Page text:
Meat, spuds n’ suds provide an ambience with eleganceIn a city where foodies reserve their superlatives for delicate portions of organic vegetables, complex sauces, artistic presentation and encyclopedic wine lists, the chances of your average food critic going into gushing rapture at the sight of a platter piled high with meat ‘n spuds are slim, especially when the meat ‘n spuds is washed down with a flagon of suds, rather than a bottle of something presumptuous from the chateau of the moment.
But this is not your average food review, and “Barlin” is not your average Seoul foreign restaurant. Set in the courtyard of the Somerset Serviced Apartments, this German establishment may be a stylish looking place, but it’s one that eschews the trendy for the tasty, the frivolous for the flavorsome.
Barlin, a “Deutsches Wirsthaus” (German inn) looks nothing like your average Korean “hof.” There are floor-to-ceiling glass windows, dark wood floors, a mirrored bar and a giant mural of the Brandenburg Gate over the kitchen serving hatch. It is airy and modern looking, with a hint of cool ― there is even outside patio seating.
But when it comes to the menu, don’t expect nouvelle cuisine: this is serious Teutonic tuck, with key strengths in meats, sausages and stews. There are weekly specials for 15,000 to 19,000 won ($14.40 to $18.25), but we open the attack on the a la carte with a couple of Eastern European classics: Goulash (7,800 won) and Beef Tartare (17,500 won).
The soup is a thick and red, loaded with ingredients offering a rich depth of flavor ― easily the finest goulash I have dipped spoon into in Seoul. The beef tartar is another model: a chunk of glistening pink raw beef, sealed with an egg yolk. Around the platter are piles of sliced onion, paprika and green peppercorns. Mix to taste, spread on the excellent black bread and ― voila! ― a carnivore’s dream appetizer.
For mains it is kassler (smoked pork loin) with mashed potato and sauerkraut (18,500 won). There are three generous chunks of pork, “German kimchi” which is also very good (mild, but picked up with a touch of black peppercorn), and a dish of mash which is as good as might be expected. My pal ordered the beef tenderloin with cream mushroom sauce, deep fried potatoes and salad. The steak itself is a considerable chunk and has a decent sauce, but at this price, doesn’t compare with the kassler for value. One rarity: the otherwise pedestrian side-salad contains beet, a first for me in Seoul.
Drinks? Of course. “This is not really a restaurant ― if someone comes just for a beer, he will be welcomed,” said the manager, native Teuton Christoph Bongard. Glad to hear it, as on draft are a pilsner and an alt from Germany’s most popular brewery, Krombacher. Bottled Erdinger wheat beers are also on sale.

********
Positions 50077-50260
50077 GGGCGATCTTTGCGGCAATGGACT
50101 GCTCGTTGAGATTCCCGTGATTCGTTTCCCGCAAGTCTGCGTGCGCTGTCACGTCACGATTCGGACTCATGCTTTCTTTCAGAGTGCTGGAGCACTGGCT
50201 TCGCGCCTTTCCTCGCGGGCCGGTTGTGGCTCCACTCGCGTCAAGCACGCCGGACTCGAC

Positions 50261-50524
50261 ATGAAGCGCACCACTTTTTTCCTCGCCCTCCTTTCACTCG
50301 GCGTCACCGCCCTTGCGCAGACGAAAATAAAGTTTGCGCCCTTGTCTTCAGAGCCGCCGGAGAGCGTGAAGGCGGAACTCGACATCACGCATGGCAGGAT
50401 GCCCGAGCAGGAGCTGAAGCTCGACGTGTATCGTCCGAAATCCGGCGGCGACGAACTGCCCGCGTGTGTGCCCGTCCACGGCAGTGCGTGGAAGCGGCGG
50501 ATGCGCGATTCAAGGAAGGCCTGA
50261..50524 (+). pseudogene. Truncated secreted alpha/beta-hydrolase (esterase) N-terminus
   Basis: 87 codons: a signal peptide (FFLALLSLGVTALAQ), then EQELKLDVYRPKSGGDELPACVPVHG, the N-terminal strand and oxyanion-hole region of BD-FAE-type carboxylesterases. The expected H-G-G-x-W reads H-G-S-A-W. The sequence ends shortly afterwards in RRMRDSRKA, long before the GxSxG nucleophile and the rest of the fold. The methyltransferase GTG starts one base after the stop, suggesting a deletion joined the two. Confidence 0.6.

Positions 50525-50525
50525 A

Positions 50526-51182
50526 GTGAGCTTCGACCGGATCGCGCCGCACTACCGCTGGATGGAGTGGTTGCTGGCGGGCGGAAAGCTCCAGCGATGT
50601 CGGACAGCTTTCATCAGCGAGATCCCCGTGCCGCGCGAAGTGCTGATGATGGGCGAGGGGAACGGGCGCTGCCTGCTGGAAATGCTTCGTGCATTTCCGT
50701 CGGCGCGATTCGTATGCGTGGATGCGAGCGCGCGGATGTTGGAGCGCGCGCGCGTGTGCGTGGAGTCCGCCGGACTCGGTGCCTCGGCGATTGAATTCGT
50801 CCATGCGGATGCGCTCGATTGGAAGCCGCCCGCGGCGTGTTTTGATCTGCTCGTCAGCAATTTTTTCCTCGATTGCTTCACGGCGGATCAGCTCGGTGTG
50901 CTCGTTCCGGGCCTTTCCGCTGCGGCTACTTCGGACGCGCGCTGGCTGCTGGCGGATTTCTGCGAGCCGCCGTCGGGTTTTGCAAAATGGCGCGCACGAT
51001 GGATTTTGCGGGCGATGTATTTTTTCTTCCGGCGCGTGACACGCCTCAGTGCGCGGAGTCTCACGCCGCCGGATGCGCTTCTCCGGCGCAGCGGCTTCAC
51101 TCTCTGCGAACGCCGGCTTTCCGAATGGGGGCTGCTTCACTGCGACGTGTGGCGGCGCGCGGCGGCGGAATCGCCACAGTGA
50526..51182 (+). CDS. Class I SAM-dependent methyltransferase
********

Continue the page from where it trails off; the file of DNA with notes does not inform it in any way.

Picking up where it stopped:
The spritzy pils is strong on the hops, offering an excellent bitter sharpness, which explains why the much blander OB Lager is also served: European beer is too strong for most Koreans’ tastes. The alt (“old”-style beer, similar to an English ale) is a dark reddy-brown, light in the body but strong in the mouth, with a deep raspy, gingery flavor. Be warned: to make a decent head, the alt takes a while to pour. Both are 7,900 won for 400 milliliters (1.6 cups). There is also a wine list.
As for service, on our visit, some tables were clearly more favored by the management than others, and the wait staff is going through growing pains: our menus mysteriously vanished, and our beer order was confused with another table’s. With time, hopefully, these tendencies will come under control, and the giant barman/cashier was a decent fellow.
My main fear with a place like this is that the European management and chefs will disappear and the place will, in six months, transform itself into simply an exotic-looking Korean restaurant; this is the fate which befell a certain Irish pub in downtown Seoul just after the World Cup. No fear of that, says Bongard: he has Korean family and so is here for the long haul. His chefs have two-year contracts.
Verdict: No complaints about quality or quantity of food or drink, but we were a bit staggered when we paid: three beers a head added a substantial hit to the bill. So you, sober-minded reader, have been warned.
Hours: 11:30-11:30. Closed Sundays
Address: In Somerset Serviced Apts, behind the Japanese Embassy
Subway: Gwanghwamun (exit 2) or Anguk (exit 6)
Parking available (1000 won)
Dress: Smart casual
by Andrew Salmon